22 November 2008

Melissa essential oil also known as Lemon Balm. It has a great variety of possible effects. Melissa oil is considered one of the most powerfully medicinal essential oils in all of aromatherapy, with a wonderfully pleasant sweet, herbaceous aroma.

A great deal of oil sold as Melissa today is actually a blend of lemongrass and citronella oils - other Melissa oil's have been 'rectified', meaning they do not contain all original components of the essential oil. Melissa's high cost is a result of a very low yield of oil from the plant - somewhere around 0.01%.

Botanical Name
Melissa officinalis

Mediterranean region

Pale yellow –yellow in colour

Thin, has watery in viscosity

Perfumery Note

Sweet, fresh, lemony, citrus and herbaceous

Strength of Initial Aroma

Extraction Method
Melissa oil is extracted from the fresh flowering tops and leaves by the process of steam distillation or Carbon Dioxide distillation (performed at lower temperatures than steam distillation) is the most pleasant, powerfully aromatic Melissa oil

Constituents and Chemical Composition
Trans-ocimene, cis-ocimene, 3-octanone, methyl hepenone, cis-3-hexenol, 3-octanol, 1-octen-3-ol, copaene, citronellal, linalool, b-bourbonene, caryophyllene, a-humulene, neral, germacrene-D, geranial, geranyl acetate, d-cadinene, y-cadinene, nerol and geraniol, 6-methyl-5-hepten-2-one, aesculetine

Therapeutic Properties
Antidepressant, antispasmodic, bactericidal, carminative, cordial, diaphoretic, emmenagogue, febrifuge, hypotensive, nervine, sedative, stomachic, sudorific and tonic

Uses for Health Benefits (Indications)
  • Melissa essential oil calms the nerves and has very good qualities in fighting depression
  • It has a sedative effect
  • It helps in cases of hysteria and panic and helps to slows the heartbeat, eases high blood pressure and is a tonic to the heart while regulating the menstrual cycle, also helping with period pains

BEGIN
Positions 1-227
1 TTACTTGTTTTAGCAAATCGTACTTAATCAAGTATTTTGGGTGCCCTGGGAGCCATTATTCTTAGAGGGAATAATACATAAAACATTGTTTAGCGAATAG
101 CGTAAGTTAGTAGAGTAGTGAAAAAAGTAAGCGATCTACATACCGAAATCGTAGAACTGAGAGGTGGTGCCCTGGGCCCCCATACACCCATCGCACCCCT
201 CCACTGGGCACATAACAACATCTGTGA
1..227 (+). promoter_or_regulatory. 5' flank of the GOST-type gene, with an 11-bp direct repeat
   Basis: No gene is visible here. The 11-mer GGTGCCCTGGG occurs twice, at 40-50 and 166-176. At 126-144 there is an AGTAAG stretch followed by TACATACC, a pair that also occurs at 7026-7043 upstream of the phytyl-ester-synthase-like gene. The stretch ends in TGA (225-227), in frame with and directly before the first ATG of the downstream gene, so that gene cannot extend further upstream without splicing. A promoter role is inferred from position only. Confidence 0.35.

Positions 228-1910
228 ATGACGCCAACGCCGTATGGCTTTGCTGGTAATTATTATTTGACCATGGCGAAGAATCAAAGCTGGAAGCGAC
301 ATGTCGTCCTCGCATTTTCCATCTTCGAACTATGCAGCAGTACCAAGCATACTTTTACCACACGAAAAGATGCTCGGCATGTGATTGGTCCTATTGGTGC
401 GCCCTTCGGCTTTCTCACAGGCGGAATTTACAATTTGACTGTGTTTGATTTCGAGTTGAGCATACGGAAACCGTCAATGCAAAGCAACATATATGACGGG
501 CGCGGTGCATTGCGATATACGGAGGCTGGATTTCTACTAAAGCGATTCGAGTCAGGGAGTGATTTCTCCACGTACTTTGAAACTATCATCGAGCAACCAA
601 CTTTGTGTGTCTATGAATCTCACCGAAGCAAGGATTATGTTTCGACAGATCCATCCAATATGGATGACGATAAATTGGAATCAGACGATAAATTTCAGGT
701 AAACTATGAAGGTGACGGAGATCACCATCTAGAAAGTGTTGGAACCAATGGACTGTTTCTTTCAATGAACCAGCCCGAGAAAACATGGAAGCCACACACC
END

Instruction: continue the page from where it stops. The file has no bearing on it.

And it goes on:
• It may settle the digestive system, helps with nausea, flatulence, vomiting, dyspepsia and dysentery and has a cooling effect on fevers
  • It can help with headaches and migraines associated with colds
  • Can offer support in cases of high blood pressure or hypertension, cold-sore blisters, asthma, eczema, menstrual disorders, menopause, depression, insomnia, irritability, headaches, digestive disorders, dyspepsia, gastric spasm, dysentery, nausea
  • Has been traditionally used for calming, sedative, anti-viral, anti-spasmodic, anti-inflammatory, stomachic, choleretic
  • The action of this oil is tonic, rather than stimulant; it is a tonic to the heart, nervous and digestive systems, and the uterus. It is sedative, calming, antidepressant
  • Melissa oil is non-toxic at low doses but could cause sensitization and irritation and should always be used in low dilutions
  • It should be avoided during pregnancy
  • It should be avoided by people with a very sensitive skin
  • Always test a small amount of essential oil first for sensitivity or allergic reaction
Blend With
Rose Oil, Frankincense Oil, Basil Oil, Chamomile Oil, Ylang-ylang Oil, Geranium Oil, Lavender Oil, Orange Oil and Lemon Oil

  • Diffuse or apply topically. For external application, melissa essential oil may be highly diluted, up to 1:100 in carrier oil and be very effective. Can be applied directly to herpes outbreaks, and used in a 10% dilution if this feels too strong
  • Herpes outbreaks: Try 1 part Geranium Oil, 1 part Melissa Oil, 1 part Lavender Oil, 10 parts Tea Tree Oil - apply to affected area undiluted 3 times a day; once skin dries and tightens, add mixture to 9 parts Almond Oil


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